Stephen Davis was back. Steve Smith was back. The Panthers were coming off a win against the Super Bowl champs. Three points seemed like nothing, right? Tell that to the first place Dolphins. My lock for the week was upset on the road, keeping me under .500 for the season.
We all love the word potential, and this matchup shows how much of a disparity there can be between potential and reality. Potential is what happens when you have David Carr, Domanick Davis and Andre Johnson at the helm of an 0-2 team. Reality is a 3-0 record when Carson Palmer, Chad Johnson and Rudi Johnson are close to reaching their full potential.
Houston has the dubious distinction here of having offensive and defensive lines that rank towards the bottom of the league. Even though this was an issue last year on both the offensive and defensive sides, the Texans still cannot protect the quarterback, nor can they sack opposing signal callers.
I'd take Cincy here even if I had to give two touchdowns.
I see this as a straight up win for the Vikings. Mewelde Moore has taken hold of the starting running back job, making life a lot easier for Dante Culpepper. You only need to look back a few days to see what effect that had on Culpepper. With a much improved pass defense and for all of us still waiting for Michael Vick to become a great quarterback (versus athlete), expect Minnesota to stuff the box and blitz heavily in passing situations. Focusing on the running game should keep Atlanta in check.
The Colts are going for their fifth straight win versus the Titans this Sunday, and expect Payton Manning to finally outshine his brother against a suspect pass defense. Combine that with the fact that the Colts have not allowed a sack all year, and you have the makings of a big day for the offense.
Detroit's inability to stop the run + Cadillac Williams + rejuvenated Bucs' defense = 10 point win for Tampa Bay.
Al: (1-2 last week, 5-4 overall)
After an undefeated first week, I've given my lead back with two 1-2 weeks. Time to make up for it.
This will likely be the only time I pick New Orleans for the rest of the year. No way they lose this one. I can't believe this game is a pick â€˜em. The Saints are playing their first real home game of the season, in front of 50,000+ San Antonians rabid to see live NFL action. The Bills offense was ineffective at home last week against Atlanta and can't be expected to fare much better this week on the road. The loss of Takeo Spikes will be a huge hit to the Bills run defense. Deuce McAllister may be overrated, but he's good enough to have a huge game against Buffalo on Sunday.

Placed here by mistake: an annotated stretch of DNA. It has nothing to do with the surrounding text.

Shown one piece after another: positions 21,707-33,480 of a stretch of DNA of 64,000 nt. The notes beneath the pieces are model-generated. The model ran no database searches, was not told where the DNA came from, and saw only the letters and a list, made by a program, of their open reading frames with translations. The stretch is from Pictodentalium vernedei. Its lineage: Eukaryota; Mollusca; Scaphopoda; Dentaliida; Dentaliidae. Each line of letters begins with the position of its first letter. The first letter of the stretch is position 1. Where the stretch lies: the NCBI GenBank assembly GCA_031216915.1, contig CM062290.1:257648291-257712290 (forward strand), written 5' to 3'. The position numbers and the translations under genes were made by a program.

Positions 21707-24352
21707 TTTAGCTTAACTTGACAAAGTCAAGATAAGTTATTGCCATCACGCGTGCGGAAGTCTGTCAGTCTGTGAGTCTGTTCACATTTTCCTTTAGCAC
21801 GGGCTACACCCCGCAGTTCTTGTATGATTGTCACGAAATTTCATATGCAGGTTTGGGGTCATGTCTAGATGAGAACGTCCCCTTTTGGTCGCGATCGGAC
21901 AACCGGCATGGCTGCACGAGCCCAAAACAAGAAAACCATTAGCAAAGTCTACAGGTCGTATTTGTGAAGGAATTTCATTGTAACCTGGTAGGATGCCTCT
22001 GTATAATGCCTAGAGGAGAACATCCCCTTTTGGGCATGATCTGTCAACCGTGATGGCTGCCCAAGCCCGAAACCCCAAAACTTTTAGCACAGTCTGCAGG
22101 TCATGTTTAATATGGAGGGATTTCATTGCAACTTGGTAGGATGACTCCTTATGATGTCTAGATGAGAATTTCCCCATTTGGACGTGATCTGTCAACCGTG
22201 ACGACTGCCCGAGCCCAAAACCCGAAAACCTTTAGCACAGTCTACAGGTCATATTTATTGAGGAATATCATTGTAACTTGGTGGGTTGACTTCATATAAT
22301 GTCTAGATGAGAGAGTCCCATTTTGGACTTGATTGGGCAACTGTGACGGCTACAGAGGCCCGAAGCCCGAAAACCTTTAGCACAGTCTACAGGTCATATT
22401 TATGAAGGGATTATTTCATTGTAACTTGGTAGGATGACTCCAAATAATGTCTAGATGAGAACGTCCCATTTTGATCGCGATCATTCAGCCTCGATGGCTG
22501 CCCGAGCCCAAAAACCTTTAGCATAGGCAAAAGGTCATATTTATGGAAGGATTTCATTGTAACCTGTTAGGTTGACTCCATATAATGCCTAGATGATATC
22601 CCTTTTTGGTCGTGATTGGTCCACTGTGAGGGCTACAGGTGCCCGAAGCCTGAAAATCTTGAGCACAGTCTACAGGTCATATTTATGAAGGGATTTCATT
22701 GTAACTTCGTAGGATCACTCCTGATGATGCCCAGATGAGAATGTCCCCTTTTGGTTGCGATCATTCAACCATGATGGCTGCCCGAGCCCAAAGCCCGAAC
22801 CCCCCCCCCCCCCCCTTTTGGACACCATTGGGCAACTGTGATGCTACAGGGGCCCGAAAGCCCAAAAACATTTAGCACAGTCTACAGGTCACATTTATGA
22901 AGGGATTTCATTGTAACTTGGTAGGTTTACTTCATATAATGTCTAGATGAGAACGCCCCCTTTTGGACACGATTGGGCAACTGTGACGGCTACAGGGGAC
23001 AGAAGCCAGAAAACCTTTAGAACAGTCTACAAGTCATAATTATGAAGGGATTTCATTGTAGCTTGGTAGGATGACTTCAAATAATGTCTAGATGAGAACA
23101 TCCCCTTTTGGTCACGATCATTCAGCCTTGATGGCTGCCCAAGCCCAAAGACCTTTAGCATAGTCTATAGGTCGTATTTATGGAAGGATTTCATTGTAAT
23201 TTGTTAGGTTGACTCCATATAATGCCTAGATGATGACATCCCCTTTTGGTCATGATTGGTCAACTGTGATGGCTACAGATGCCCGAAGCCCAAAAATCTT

The Rams will be able to put points up on the Giants. The Giants don't have anyone in their secondary that can cover Tory Holt. However, the Rams are awful on the road. St. Louis managed only two wins away from the Edward Jones Dome last season, both against their division rivals in the terrible NFC West. Over the past three seasons, Marc Bulger has thrown more interceptions than touchdowns away from home. If the Giant defense has done one thing well this year, it has been creating turnovers. New York is fifth in the league with eight takeaways, and fourth with five interceptions.
The biggest advantage the Giants have in this game, however, is their special teams. New York has had the best overall special teams in the NFL this year by a huge margin. Under Mike Martz, the Rams have consistently had terrible special teams, including a last place finish in the Football Outsiders special teams rankings a year ago.
Strangest line of the week. I'm a big believer in the Chiefs this year and love what they've done to improve their defense, but I don't see them beating the Eagles, even at home. Philadelphia is one of the few teams in the league with enough depth in their secondary and at linebacker to adequately contain all of the Chiefs' weapons on offense. On defense, Kansas City doesn't have anyone who can cover Terrell Owens, although I do think Derrick Johnson and the rest of the Chief linebackers will be able to contain Brian Westbrook. That will, however, open up some room for L.J. Smith, who could have a huge game.